‘Serious global health threat:’ CDC warns of drug-resistant superbug fungus; 587 cases in 12 states
NEW YORK — The CDC is warning about a drug-resistant superbug fungus that had sickened people in 12 states — not including Wisconsin — as of the end of February.
Candida auris, or C. auris was added to the federal list of germs considered “urgent threats,” indicating this fungus “presents a serious global health threat,” and “causes severe illness in hospitalized patients in several countries, including the United States.”
The CDC said patients can remain colonized with C. auris for a long time, and it can persist on surfaces in health care environments, which can result in the spread of the fungus between patients and health care facilities.
According to the CDC, 587 cases had been confirmed as of Feb. 28, with 30 probable cases — most in the New York, New Jersey and Chicago areas.
New York had the highest number of confirmed cases — 309. Illinois had the second highest number of confirmed cases — 144. There were 104 confirmed cases in New Jersey.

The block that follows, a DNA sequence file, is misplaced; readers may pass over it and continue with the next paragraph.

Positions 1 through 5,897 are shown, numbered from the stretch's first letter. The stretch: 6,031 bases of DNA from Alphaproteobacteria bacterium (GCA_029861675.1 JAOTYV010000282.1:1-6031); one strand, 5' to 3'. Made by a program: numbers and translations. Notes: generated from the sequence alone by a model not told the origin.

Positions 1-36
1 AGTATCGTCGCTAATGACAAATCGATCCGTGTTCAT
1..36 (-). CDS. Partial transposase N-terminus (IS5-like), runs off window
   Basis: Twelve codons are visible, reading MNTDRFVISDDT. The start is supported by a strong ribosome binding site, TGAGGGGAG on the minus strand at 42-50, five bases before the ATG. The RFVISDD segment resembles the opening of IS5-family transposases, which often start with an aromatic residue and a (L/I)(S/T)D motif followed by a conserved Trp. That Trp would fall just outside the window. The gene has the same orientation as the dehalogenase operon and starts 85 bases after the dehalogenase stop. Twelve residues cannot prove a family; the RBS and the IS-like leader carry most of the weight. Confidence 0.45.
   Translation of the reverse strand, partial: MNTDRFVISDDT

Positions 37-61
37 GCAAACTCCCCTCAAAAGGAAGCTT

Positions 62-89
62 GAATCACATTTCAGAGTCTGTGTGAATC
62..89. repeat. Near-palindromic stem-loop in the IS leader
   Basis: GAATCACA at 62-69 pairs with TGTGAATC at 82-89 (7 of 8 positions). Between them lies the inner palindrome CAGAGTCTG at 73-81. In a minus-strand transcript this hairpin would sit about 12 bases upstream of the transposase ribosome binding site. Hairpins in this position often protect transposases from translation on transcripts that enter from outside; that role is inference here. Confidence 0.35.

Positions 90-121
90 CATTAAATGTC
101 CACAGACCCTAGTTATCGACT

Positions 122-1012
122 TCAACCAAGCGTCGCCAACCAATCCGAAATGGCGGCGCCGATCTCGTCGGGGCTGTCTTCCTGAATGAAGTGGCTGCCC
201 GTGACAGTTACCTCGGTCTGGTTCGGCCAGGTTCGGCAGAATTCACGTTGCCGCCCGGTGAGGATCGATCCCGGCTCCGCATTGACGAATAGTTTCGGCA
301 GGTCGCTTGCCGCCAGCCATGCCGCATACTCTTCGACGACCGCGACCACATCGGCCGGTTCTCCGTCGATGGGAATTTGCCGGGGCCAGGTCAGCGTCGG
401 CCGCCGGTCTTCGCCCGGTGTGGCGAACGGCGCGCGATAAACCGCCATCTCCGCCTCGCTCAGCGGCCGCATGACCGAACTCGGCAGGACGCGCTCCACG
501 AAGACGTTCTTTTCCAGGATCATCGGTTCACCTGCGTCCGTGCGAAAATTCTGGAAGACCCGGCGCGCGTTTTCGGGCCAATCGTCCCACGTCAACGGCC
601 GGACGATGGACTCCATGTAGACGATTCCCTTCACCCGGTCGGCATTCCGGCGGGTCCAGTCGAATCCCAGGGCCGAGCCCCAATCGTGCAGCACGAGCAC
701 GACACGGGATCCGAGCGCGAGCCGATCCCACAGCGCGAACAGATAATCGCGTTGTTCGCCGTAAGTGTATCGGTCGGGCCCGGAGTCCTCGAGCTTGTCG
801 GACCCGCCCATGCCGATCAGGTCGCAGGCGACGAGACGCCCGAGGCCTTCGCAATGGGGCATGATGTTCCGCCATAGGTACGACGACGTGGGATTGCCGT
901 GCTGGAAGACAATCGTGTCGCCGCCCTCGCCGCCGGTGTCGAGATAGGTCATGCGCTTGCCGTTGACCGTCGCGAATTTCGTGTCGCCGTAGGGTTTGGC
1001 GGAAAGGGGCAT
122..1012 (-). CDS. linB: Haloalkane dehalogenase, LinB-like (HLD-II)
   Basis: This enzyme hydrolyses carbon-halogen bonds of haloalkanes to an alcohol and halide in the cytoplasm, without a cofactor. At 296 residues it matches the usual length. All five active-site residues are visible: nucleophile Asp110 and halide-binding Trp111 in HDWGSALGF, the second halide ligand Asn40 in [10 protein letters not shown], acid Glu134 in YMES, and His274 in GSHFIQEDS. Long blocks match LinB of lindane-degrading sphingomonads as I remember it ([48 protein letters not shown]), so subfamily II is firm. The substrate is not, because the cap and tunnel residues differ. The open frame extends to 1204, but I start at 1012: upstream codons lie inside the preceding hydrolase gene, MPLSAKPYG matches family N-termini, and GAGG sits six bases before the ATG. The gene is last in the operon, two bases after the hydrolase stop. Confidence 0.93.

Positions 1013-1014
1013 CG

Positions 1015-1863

The CDC noted an additional 1,056 patients were found to be colonized with C. auris via targeted screening in seven states with clinical cases.
Medical experts said overuse of antibiotics is apparently making the fungus very resistant to drugs.
It mostly affects people whose health is most vulnerable — the elderly, sick patients and sick infants. According to the CDC,symptoms may not be noticeable, because patients are often already sick in the hospital with another serious illness or condition. Symptoms depend on the part of the body affected. C. auris can cause many different types of infection, such as bloodstream infection, wound infection, and ear infection.
Officials at Mount Sinai Brooklyn confirmed the fungus there, after the New York Times found an elderly patient died. Hospital officials said they were employing “special contact precautions, the use of effective disinfectants to clean all surfaces, methods to quickly identify patients who are colonized or infected, and constant monitoring. These protocols have led to the eradication of this resistant germ at Mount Sinai Brooklyn.”